Friday, 24 January 2014

Sirloin steak with Porcini crust

  Using a rub is a great way to spice up a steak and give it a crunchy, charred crust.  Blitzed fresh herbs, salt and pepper works well, but I've gone for something slightly more luxurious; a lightly spiced Porcini rub.  The combination is a no-brainer really - steak and Porcini, it was always going to be good.

For details on how to make the Porcini rub, see my last blog post: Click here

Drizzle oil on the rub, pat down, and season

Fry on a high heat

Generously pour Porcini rub over both sides of the steak and pat down with your hands.  Drizzle olive oil over the rub and further pat down, making sure there is no loose Porcini rub. Season with salt and pepper.  You want your pan to be smoking hot when the steak goes in so that it cooks as quickly as possible, staying tender and red in the middle.

The chips were made by parboiling the cut potato for 5 minutes, seasoning with a herb salt mixture and roasting until golden.  The green leaf is some Smooth Sow-thistle (Sonchus oleraceus) I foraged, this was boiled for about 20 seconds in with the carrots before draining.  Smooth Sow-thistle has a slightly bitter taste when raw, but this disappears when cooked and it turns in to a very tasty veg.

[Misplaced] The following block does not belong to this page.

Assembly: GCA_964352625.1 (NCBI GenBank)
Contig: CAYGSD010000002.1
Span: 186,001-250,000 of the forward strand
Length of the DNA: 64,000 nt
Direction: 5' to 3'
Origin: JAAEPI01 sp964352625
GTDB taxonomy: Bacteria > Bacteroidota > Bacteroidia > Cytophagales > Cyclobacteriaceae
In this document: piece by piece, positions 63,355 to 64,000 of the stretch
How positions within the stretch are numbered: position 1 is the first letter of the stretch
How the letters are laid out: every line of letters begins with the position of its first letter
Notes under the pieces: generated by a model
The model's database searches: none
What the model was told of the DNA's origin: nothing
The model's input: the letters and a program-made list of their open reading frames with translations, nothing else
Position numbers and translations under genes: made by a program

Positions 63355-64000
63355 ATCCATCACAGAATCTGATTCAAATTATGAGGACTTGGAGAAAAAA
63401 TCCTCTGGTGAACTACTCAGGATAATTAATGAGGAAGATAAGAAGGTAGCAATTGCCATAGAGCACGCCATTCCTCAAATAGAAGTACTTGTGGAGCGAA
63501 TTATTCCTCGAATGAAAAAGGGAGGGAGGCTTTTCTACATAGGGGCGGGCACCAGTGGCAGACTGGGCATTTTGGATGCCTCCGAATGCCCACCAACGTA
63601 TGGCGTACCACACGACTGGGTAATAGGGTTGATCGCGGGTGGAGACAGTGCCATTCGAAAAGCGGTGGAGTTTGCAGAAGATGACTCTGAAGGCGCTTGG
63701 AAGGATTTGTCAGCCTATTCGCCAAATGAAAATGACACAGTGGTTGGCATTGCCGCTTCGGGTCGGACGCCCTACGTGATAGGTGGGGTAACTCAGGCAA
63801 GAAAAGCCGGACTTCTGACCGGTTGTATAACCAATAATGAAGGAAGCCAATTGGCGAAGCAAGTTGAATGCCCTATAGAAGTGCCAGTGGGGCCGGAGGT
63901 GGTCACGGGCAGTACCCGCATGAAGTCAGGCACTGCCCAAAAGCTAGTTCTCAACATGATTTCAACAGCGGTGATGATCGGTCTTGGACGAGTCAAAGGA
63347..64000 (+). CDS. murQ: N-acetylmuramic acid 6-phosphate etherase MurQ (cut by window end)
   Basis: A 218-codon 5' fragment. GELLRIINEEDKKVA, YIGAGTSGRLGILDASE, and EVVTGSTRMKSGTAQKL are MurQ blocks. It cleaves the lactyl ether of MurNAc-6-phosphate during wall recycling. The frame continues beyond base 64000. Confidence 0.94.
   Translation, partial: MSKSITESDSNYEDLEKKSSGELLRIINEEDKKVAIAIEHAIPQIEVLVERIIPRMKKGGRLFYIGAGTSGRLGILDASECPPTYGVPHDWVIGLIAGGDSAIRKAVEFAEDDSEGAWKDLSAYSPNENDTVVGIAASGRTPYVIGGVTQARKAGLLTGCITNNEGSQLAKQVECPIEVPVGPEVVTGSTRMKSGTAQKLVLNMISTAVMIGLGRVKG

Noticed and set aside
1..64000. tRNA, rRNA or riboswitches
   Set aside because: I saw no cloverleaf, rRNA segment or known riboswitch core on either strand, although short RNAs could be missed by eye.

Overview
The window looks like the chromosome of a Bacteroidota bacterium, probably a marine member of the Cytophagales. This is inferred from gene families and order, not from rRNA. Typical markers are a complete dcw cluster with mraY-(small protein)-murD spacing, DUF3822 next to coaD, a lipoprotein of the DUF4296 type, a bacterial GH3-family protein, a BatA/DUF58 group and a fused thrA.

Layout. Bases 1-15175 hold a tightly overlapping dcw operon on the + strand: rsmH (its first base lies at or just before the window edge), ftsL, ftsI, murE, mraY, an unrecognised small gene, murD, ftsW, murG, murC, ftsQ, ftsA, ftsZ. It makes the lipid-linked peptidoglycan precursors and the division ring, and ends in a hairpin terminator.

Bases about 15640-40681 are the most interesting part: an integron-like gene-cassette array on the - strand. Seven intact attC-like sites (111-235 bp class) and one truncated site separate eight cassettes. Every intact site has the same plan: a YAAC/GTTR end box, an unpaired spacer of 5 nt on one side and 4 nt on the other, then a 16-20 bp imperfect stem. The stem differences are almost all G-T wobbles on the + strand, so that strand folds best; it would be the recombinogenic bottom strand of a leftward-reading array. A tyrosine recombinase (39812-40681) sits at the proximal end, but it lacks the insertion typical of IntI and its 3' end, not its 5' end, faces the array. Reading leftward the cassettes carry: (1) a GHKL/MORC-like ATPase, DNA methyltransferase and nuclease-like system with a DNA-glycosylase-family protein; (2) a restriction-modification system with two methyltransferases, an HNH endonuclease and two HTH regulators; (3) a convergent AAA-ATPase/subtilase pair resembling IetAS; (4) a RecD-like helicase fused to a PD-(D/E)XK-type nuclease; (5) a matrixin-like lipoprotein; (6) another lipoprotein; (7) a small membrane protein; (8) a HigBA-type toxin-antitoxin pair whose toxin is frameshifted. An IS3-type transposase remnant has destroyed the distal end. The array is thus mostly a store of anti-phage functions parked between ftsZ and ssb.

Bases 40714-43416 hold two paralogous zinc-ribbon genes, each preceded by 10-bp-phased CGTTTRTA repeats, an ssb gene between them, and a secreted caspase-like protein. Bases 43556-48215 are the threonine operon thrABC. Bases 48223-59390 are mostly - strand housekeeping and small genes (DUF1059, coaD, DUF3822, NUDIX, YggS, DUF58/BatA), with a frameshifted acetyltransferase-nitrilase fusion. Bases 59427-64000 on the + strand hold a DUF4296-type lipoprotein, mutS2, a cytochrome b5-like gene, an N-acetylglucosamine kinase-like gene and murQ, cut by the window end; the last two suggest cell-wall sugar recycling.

Although you can't single out the pungent Porcini flavour in the crust once the steak has been fried, it adds a lovely crunch with a spiced, charred undertone - a great way to elevate a steak to the next level.

Thursday, 23 January 2014

How to make Porcini rub

  Super quick and easy this one, all you need is a blender, dried Porcini (Boletus edulis) mushrooms, spices, and salt / pepper.  This can be used in a host of different ways, from rubbing in to meat, seasoning roast veg, adding to risottos, or just wherever a bit of extra Porcini goodness might be required.

Dried Porcini


- 30g dried Porcini
- 1 tbsp smoked paprika
- 1 tsp of chilli flakes
- 1 tsp sugar
- ½ tsp salt
- ½ tsp pepper

There is no one way of making this rub - you can add herbs instead of spices if you're using it to coat roast veg, perhaps a bit more sugar if you want more of a glazed crust, just get creative and tailor the rub to its application.